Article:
For discussion of knowledge of the wood; this means camping, tracking, and other outdoor pursuits.
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- Posts: 2492
- Joined: Tue Nov 15, 2011 6:11 am
- Location: Littleton, CO
Definitely like this approach!
I’ve got a somewhat older Sawyer Micro Squeeze myself, and I’ve really enjoyed it over the last seven years or so. Very convenient and works great! I don’t end up doing a lot of overnighters, so the kind of redundancy you’re describing has never really been necessary for me, but it seems like a good plan to at least have one backup system. For now though, the Sawyer Micro Squeeze is my go-to!
redhandfilms wrote: ↑Mon Nov 07, 2022 3:32 pm
On my recent trip, I took the Sawyer Micro Squeeze and it was perfect. The filter and squeeze bag are nice and small. When rolled up together, they're about the size of an empty cardboard toilet paper roll. On this trip I had my 3 liter leather costrel, but my base camp was a few miles from water. I did a day trip to a waterfall and back. The squeeze system was fast. It took just a few minutes to fill my costrel. Then, I did one final fill of the 24 oz bag, left the filter on it and stuck the whole thing into the expanding foraging pouch on my belt. I drank directly from this on the hike back and the 24 oz was enough to get me to camp without having to touch the water in my costrel. If you're drinking straight from it, you could put it in a sack to hide it.
As far as I'm concerned, the Micro Squeeze is a permanent piece of my kit. It goes into my modern camping/hunting survival kit as well. For the most part, for rangering, that modern kit goes from a camo zippered pouch into leather belt pouches.
That said, the old saying goes, "Two is One, One is None." In survival situations, you need redundancy. Never rely on just one method for anything vital. Three is better, so I'm reworking my kit some. I'm going to make a new needs wallet that will hold a 16 oz steel water bottle. That bottle will be packed with survival gear, including purification tablets. So, then I'll have the Sawyer Filter, a small bottle I can boil water in, or tabs if I can't get a fire going. Filter for regular use, boiling is secondary if filter breaks/is lost. In camp, if I have my full kit I have my cook pot, but the small bottle will remain on me at all times as backup. Tabs are last resort because they're consumable and will run out eventually. It think it's a good set up that could last long term if necessary.
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- Joined: Mon Sep 25, 2017 5:58 pm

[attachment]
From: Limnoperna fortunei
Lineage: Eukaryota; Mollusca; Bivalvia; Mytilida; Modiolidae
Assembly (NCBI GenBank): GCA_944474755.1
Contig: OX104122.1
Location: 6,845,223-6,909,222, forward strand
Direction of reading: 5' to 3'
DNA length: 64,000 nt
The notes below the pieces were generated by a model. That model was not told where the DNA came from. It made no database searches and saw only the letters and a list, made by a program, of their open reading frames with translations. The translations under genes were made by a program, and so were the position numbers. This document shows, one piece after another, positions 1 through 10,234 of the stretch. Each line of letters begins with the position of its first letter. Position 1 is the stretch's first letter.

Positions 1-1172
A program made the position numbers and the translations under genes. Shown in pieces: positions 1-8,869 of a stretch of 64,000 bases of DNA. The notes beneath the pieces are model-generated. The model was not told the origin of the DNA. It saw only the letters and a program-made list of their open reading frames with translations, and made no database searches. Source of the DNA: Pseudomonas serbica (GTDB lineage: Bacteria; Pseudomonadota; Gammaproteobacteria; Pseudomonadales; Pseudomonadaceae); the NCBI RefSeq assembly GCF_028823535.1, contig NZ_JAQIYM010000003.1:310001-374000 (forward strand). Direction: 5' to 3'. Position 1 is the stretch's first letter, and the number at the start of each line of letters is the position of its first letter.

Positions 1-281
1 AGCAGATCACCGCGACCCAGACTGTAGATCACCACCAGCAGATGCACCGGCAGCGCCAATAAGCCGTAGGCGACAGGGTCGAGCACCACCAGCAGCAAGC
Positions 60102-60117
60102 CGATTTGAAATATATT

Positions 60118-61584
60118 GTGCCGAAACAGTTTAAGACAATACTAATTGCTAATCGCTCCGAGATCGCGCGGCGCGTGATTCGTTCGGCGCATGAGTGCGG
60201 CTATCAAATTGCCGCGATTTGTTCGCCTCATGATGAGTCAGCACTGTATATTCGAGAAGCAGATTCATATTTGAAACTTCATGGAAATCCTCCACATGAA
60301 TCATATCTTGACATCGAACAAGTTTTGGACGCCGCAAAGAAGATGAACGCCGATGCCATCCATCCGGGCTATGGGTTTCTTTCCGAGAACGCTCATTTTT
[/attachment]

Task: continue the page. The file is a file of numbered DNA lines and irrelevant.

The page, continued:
- Location: North west england UK
Rangerofthesea wrote: ↑Sun Nov 06, 2022 1:20 pm
Bit late to the discussion but with regards to the part about hanging filters looking too modern, I have attached a picture of my millbank bag. It is made from cotton and will filter 3 litres of water.
This is the first step in removing larger particles from water and should be done before boiling or adding chemical treatments.
Some chemicals don't work as well with larger particles in the water so it's always worth using one of these first whatever method you are using.
OK, reckless teenage me did trust water filtered only through a millbank bag, then I learned more about chemical contaminants and bacteria, you have the right idea that it is only a first step of purification, I never got ill but that was just luck. Now I see the millbank bag as a primary way to clean grubby water to help prevent my actual filter from becoming clogged
However I would be happy to use it if I had to, followed by a bushcraft style layers of fine fabric and charcoal filter, but only if the water was boiled after, the UK is a small and polluted island, you can never be too careful
(this is experience from experimental bushcraft and the odd camping trip, for the most part when I'm in ranger kit I only do day treks and carry the water I will need)
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- Posts: 68
- Joined: Thu Jul 21, 2022 3:11 pm
- Location: Atlanta, Georgia, USA
Even a simple bandana is a great first stage filter to get the particles out. I also know many of us carry some char cloth for fire starting. If you're willing to sacrifice a bit (you may be able to dry it out later, but no guarantees.) it could be wrapped up with a bandana for a bit of additional filtration. Still need to boil after.
In my interest of always wanting things to perform double duty, perhaps a snapsack could be made to work as a millbank bag. Heck, on a hot day, I wouldn't mind using the hood of my cloak to pre filter and then keep my head cool!
- Posts: 9
- Joined: Thu May 05, 2022 11:27 pm
Growing up, we never carried water. We would be out in the woods before sunrise and after sunset and didn't carry an ounce. Not even an empty bottle. Water was everywhere and we just drank when thirsty. We usually found the source of the spring, where contamination is not really possible. The water is coming out of the ground and there is no chance for anything to have been in it yet. We knew the land and knew where the springs were.
If you think about it, we can make a filter out of basically dirt and sand, so an entire mountain is about the best filter I can imagine.
I still have no issues drinking direct from a spring, and I fill my water coolers 5 gallon bottles at a local spring for my everyday drinking. I see no reason a Ranger would not know his local woods and where the springs are.
That all being said, I carry a sawyer mini, because I am often in unfamiliar terrain, and unsure what is upstream. This summer I canoe several days and filtered the lake water with no ill effects. I simply filled the minis bag and let it drain into my bottle while I traveled.